How Does the Knee Structure Change Across a Lifespan?

As a person ages, the knee muscles, tendons and joints undergo changes that make them more susceptible to damage and painful conditions, states Everyday Health. This is due to years of wear and tear on the knees, and the issues can be worse in people who are overweight, those with previous injuries to the knee and those suffering from certain chronic illnesses, reports the Rubin Institute for Advanced Orthopedics.

Scientists have found that people older than 65 commonly experience knee pain, according to Everyday Health. In most cases, this is due to osteoarthritis, a condition in which the protective cartilage in the knee breaks down. Additionally, muscles shrink in size as much as 40 percent throughout adulthood. This loss of strength in the leg and hip muscles leads to diminished support of the knees, allowing damage from weight-bearing activity to cumulate.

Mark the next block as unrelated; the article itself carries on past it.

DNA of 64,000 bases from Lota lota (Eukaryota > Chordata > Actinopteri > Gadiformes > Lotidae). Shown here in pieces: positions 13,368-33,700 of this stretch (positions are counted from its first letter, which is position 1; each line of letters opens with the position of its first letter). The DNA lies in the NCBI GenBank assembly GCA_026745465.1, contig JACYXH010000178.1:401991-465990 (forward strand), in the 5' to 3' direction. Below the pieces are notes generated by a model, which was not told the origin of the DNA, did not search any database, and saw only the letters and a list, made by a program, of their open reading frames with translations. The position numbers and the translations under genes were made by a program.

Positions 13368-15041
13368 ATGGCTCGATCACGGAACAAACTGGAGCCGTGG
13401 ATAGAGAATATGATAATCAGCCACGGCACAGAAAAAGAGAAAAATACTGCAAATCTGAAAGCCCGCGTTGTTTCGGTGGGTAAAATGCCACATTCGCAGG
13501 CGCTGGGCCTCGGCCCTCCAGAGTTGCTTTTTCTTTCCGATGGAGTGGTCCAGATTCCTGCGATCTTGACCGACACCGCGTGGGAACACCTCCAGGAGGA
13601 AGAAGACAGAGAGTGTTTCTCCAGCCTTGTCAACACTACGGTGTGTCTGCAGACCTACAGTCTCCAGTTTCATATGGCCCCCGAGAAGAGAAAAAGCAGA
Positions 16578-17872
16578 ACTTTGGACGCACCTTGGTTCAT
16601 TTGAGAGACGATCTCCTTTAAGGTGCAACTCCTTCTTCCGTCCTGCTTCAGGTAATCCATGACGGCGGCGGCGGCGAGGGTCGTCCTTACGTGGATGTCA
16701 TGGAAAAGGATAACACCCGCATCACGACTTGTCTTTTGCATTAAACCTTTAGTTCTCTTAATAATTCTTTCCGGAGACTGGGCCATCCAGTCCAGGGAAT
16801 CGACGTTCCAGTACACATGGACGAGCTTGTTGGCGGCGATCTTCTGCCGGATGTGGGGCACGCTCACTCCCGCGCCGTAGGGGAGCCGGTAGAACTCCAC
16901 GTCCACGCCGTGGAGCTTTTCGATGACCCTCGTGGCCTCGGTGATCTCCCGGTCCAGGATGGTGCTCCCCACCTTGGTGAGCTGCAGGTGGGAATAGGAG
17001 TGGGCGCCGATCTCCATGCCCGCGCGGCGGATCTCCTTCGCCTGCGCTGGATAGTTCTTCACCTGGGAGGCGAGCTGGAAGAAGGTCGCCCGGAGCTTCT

Another age-related change that occurs most frequently in older women is osteonecrosis, a condition in which a portion of the knee bone loses its blood supply, dies and ultimately collapses, explains the Rubin Institute for Advanced Orthopedics. The cause of this condition is unknown, though some doctors believe it may be due to trauma or pressure from fluid build-up resulting in restricted blood flow.